First Impressions of Edubray Ramos
This weekend, right-handed reliever Edubray Ramos became the most recent in the seemingly never-ending parade of prospects to make their Phillies debuts. Given that he’s “just” a relief pitcher, he wasn’t nearly as highly regarded a prospect as recent call-up Zach Eflin or the Iron Pig teammates he leaves behind like Nick Williams, J.P. Crawford, and Jake Thompson. He is, however, a legitimate prospect. Last year was just his first season in full-season ball and the Phillies saw enough to protect him from the Rule 5 draft by adding him to the 40-man roster this past winter. That’s one hell of an indication as to how much the organization believed this 23-year-old has a future as a major league pitcher. Given that he’s arrived in Philadelphia this quickly, it would appear the organization was right.
Ramos made his major league debut during a third of an inning of work in Friday night’s game and pitched his first full inning in Saturday’s game. He’s recorded just four outs in the major leagues and, in doing so, he’s used just 12 pitches. That’s all we have to go on — twelve pitches. I mean, sure, there are minor league numbers and scouting reports to take into consideration. Heck, I even saw him in pitch in person at a Double-A game last season. (His control was horrific that night and I came away wondering what the hype was all about — it’s important to note I am not a scout.) So we have information about him, but now we actually get to watch him live in high-definition and start to get to know what Edubray Ramos: Major League Pitcher actually looks like.
Like most relievers, Ramos’ calling card is his fastball. Nine of his 12 pitches to date have been fastballs with the average velocity coming in at 96 mph per BrooksBaseball. What’s been most impressive in this hilariously brief sample size is his ability to command the pitch to both sides of the zone beginning with this beautifully located fastball on the outside corner which he threw to the left-handed Gregor Blanco for the first pitch of his major league career.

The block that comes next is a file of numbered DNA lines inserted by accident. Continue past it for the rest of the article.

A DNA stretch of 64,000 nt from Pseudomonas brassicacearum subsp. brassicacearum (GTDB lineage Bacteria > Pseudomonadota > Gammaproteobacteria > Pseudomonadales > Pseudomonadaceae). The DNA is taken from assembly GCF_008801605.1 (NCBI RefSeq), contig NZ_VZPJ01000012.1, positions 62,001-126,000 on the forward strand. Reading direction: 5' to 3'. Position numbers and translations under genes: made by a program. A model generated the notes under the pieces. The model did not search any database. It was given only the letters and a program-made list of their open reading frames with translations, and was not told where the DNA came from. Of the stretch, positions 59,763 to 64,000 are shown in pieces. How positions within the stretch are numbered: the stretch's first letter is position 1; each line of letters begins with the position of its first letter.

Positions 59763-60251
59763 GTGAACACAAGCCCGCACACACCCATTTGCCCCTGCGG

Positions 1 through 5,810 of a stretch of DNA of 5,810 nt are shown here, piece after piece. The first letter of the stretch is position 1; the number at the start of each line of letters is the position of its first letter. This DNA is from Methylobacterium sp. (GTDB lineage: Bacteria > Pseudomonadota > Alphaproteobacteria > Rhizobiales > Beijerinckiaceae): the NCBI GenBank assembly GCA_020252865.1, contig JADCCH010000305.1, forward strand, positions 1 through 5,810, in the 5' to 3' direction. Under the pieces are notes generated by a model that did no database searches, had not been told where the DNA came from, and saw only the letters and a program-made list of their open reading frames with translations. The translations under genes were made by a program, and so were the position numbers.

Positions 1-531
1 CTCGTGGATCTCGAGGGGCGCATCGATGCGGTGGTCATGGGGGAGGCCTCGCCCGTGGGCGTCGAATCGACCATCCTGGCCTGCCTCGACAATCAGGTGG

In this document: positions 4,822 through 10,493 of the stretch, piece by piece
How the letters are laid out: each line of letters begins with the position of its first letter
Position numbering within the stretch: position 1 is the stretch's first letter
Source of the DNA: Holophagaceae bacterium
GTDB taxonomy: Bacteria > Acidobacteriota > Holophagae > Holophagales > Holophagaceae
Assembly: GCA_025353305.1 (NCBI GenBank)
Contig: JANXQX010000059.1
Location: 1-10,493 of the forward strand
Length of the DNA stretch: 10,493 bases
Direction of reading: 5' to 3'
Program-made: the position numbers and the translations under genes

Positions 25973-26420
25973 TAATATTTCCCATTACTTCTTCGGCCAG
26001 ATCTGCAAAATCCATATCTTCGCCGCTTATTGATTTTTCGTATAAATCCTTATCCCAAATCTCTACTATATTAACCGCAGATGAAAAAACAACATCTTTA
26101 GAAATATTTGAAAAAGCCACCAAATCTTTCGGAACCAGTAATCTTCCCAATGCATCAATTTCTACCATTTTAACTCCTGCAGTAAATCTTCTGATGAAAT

The other pitch he’s shown is a breaking ball which Brooks classified as a slider. Of the three he’s thrown, one was buried in the zone and whiffed on, one caught the bottom of the zone for a called strike and the third was popped up to the shortstop. Here’s the slider whiffed on by Conor Gillaspie
And the slider that went for a called strike to Denard Span:
As I mentioned above, perhaps the most striking thing about his debut has been ability to avoid the middle of the plate. Here’s a chart from Baseball Savant showing the location of all 12 of Ramos’ pitches so far:
You can’t place them much better than that. In the end, his results have been as follows: 11 strikes, 1 ball; 4 batters faced, 4 batters retired; and two three-pitch strikeouts. Ramos couldn’t ask for a better start to his major league career.
Relief pitching is so difficult to project with confidence, but it’s hard to deny that Ramos has the stuff to stick in the major leagues. Whether that is as a middle reliever, high-leverage reliever, or even a closer remains to be seen.